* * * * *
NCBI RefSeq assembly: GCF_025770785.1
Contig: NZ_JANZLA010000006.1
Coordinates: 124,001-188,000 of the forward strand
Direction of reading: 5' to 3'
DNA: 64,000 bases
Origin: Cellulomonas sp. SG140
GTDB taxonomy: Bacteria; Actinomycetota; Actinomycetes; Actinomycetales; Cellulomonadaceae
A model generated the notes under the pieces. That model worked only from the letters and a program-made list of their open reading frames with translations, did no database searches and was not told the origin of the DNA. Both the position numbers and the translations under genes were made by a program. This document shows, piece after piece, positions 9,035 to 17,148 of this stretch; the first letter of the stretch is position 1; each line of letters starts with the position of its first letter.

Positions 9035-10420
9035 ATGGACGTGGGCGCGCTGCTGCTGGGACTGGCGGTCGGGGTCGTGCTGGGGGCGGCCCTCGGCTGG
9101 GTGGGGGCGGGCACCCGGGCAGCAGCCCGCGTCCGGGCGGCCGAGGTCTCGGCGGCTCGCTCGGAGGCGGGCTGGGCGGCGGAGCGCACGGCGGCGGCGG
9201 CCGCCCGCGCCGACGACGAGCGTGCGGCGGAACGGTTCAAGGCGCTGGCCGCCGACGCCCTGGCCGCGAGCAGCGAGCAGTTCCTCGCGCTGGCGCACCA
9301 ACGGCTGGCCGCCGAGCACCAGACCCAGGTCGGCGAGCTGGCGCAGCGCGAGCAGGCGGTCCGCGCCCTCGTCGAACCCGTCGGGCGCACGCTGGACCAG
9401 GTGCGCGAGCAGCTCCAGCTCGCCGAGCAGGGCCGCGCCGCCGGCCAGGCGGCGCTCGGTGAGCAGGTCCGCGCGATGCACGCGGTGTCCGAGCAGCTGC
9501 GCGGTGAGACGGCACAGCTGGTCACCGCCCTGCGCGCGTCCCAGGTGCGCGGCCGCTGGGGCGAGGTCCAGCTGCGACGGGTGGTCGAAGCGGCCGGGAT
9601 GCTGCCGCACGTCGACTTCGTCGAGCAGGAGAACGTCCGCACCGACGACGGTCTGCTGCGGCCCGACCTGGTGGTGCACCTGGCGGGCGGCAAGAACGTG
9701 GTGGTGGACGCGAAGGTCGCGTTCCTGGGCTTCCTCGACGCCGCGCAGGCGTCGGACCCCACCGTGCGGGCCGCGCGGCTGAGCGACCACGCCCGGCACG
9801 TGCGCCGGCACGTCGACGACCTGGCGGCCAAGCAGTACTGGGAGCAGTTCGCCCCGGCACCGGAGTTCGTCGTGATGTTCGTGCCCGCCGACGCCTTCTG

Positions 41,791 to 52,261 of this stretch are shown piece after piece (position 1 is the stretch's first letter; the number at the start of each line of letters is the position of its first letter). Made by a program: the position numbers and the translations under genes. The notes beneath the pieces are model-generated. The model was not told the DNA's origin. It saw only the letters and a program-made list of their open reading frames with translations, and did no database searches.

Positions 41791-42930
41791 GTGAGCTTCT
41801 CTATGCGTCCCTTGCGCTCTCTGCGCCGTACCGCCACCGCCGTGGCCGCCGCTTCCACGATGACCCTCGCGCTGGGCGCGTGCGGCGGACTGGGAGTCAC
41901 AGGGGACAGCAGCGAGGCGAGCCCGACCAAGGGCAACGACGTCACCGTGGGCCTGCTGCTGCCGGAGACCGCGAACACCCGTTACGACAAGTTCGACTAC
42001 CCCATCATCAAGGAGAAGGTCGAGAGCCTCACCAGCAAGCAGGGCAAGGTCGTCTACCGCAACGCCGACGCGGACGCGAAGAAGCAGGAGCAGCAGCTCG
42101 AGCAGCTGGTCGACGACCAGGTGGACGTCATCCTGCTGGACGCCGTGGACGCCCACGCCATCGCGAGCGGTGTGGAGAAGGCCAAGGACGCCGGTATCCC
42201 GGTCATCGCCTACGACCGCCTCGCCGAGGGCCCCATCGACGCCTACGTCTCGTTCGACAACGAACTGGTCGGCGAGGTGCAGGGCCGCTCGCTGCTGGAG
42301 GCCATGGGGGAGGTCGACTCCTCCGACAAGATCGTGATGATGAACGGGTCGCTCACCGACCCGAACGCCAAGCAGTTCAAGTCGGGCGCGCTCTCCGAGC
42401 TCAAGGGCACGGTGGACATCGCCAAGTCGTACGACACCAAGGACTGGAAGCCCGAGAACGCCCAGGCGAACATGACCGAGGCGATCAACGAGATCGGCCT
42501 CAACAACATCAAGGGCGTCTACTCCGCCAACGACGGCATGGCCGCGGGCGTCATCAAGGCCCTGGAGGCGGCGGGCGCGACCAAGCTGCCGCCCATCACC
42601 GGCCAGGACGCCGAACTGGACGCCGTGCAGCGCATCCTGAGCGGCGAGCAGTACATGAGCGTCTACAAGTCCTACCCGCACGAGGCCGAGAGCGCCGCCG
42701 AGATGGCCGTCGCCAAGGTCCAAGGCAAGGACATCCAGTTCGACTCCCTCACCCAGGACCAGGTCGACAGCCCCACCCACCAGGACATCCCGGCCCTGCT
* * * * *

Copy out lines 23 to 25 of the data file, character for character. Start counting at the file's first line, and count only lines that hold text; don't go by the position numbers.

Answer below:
41901 AGGGGACAGCAGCGAGGCGAGCCCGACCAAGGGCAACGACGTCACCGTGGGCCTGCTGCTGCCGGAGACCGCGAACACCCGTTACGACAAGTTCGACTAC
42001 CCCATCATCAAGGAGAAGGTCGAGAGCCTCACCAGCAAGCAGGGCAAGGTCGTCTACCGCAACGCCGACGCGGACGCGAAGAAGCAGGAGCAGCAGCTCG
42101 AGCAGCTGGTCGACGACCAGGTGGACGTCATCCTGCTGGACGCCGTGGACGCCCACGCCATCGCGAGCGGTGTGGAGAAGGCCAAGGACGCCGGTATCCC